Monday, April 27, 2009

Swine Flu Pandemic

Just received from my longevity/vitality doctor's office:
The Swine Flu is a viral illness that is potentially life threatening. Its epicenter is Mexico City where 149 deaths have been reported to date. Not all have been confirmed specifically to the Swine Flu as Mexico has limited laboratory facilities to do so.

Below is a copy from the Center for Disease Control’s table on cases in the U.S. These have so far (4/27/09) been mild with no deaths. It is not understood why the U.S. cases have been milder.

U.S. Human Cases of Swine Flu Infection
(As of April 27, 2009 1:00 PM ET)


# of laboratory
confirmed cases


7 cases


2 cases

New York City

28 cases


1 case


2 cases


40 cases

International Human Cases of Swine Flu Infection
See: World Health OrganizationExternal Web Site Policy.

This year’s flu vaccine was not formulated for the swine flu, which is caused by a virus mutated with human, porcine and bird components, named H1N1. However, the vaccine may offer some level of assistance in combating the virus.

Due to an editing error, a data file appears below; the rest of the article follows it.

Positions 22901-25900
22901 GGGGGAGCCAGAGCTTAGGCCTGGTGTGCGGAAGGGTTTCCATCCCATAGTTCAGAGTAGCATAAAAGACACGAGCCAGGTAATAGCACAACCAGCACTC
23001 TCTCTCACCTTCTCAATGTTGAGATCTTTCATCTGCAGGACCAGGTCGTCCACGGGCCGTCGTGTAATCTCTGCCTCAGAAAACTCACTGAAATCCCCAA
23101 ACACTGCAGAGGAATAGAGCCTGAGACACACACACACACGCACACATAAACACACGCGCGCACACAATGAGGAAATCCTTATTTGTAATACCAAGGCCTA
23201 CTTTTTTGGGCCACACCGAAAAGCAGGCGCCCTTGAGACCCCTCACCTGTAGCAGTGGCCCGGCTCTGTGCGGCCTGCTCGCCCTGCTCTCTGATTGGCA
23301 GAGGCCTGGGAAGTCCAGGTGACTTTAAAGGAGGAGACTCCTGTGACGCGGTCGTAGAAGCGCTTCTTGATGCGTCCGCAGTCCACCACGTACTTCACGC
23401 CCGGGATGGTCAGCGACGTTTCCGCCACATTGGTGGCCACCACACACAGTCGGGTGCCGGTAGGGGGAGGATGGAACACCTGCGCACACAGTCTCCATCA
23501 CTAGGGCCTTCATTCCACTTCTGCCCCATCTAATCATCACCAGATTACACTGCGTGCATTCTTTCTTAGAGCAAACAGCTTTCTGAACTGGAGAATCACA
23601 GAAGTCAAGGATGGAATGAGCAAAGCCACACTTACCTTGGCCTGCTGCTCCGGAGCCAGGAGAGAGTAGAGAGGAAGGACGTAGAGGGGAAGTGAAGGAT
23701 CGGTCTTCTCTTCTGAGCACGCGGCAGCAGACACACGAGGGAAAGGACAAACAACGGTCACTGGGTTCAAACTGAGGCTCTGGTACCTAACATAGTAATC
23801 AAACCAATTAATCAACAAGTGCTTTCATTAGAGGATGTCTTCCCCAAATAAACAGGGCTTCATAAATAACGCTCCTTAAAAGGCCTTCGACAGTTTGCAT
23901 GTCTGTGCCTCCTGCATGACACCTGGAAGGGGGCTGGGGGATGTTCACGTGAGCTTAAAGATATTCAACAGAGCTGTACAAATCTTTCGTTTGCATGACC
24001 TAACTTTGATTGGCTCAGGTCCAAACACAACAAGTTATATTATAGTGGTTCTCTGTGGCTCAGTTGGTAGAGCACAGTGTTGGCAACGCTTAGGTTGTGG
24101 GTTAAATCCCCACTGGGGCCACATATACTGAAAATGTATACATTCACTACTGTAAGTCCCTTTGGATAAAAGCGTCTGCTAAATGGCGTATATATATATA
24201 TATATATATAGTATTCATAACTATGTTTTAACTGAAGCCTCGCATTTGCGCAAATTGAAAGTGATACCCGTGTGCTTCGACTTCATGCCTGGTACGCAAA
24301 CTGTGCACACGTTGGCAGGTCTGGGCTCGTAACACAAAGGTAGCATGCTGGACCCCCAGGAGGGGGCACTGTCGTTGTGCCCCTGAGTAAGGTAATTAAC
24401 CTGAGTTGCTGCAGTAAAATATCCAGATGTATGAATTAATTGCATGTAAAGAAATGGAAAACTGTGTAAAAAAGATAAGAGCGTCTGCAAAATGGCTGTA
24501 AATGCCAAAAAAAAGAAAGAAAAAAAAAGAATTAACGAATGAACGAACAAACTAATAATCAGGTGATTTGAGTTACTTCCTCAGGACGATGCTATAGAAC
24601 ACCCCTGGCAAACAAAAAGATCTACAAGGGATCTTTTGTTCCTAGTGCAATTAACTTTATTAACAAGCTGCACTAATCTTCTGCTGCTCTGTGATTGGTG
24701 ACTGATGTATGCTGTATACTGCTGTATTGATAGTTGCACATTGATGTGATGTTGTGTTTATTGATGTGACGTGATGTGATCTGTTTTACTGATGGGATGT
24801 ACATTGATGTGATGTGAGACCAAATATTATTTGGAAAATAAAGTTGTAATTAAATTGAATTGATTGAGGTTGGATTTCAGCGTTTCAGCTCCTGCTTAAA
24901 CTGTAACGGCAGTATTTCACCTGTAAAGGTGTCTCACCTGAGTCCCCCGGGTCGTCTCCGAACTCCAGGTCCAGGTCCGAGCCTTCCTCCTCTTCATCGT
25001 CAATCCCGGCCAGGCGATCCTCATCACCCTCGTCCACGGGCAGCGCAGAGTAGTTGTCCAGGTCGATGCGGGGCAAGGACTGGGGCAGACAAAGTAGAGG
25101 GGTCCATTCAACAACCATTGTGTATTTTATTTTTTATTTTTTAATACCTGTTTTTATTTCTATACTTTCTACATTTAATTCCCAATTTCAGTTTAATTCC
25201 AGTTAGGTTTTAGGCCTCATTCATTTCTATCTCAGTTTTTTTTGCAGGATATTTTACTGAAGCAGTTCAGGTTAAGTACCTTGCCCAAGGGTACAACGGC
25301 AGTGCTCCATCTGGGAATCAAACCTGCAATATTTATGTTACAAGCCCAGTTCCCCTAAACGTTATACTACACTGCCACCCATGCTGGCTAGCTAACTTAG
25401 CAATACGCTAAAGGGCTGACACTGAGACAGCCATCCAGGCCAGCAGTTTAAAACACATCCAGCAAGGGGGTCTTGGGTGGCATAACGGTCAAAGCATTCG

The Swine Flu virus, according to the CDC, is susceptible to Tamiflu (oseltamivir) by Roche and Relenza (zanamivir) by Glaxo Smith-Kline. Both can be used for prevention once exposure is suspected or for treatment once symptoms begin.

Roche claims to have 3 million packages of Tamiflu on hand for delivery should the CDC request it be sent to a particular country. Pharmacies and wholesalers are not yet reporting shortages. With the population of the U.S. at 306,000,000, one would wonder how far the 3 million packages would go, even if it were sent here.

For prevention, the dose of Tamiflu is 1 capsule (75mg) orally daily for 10 days, beginning as soon as possible after exposure.

For treatment, dosing should start 12 to 48 hours after the first symptom (fever, cough, runny nose, sore throat, body aches) and it is taken as one 75mg capsule twice daily for 5 days.

The drug is dispensed in packs of 10 capsules.

To minimize chances of exposure, avoid travel to areas of known outbreaks, avoid congregating in large groups, wash your hands often, and keep your blood sugar low (spikes in blood sugar hinder immune response).
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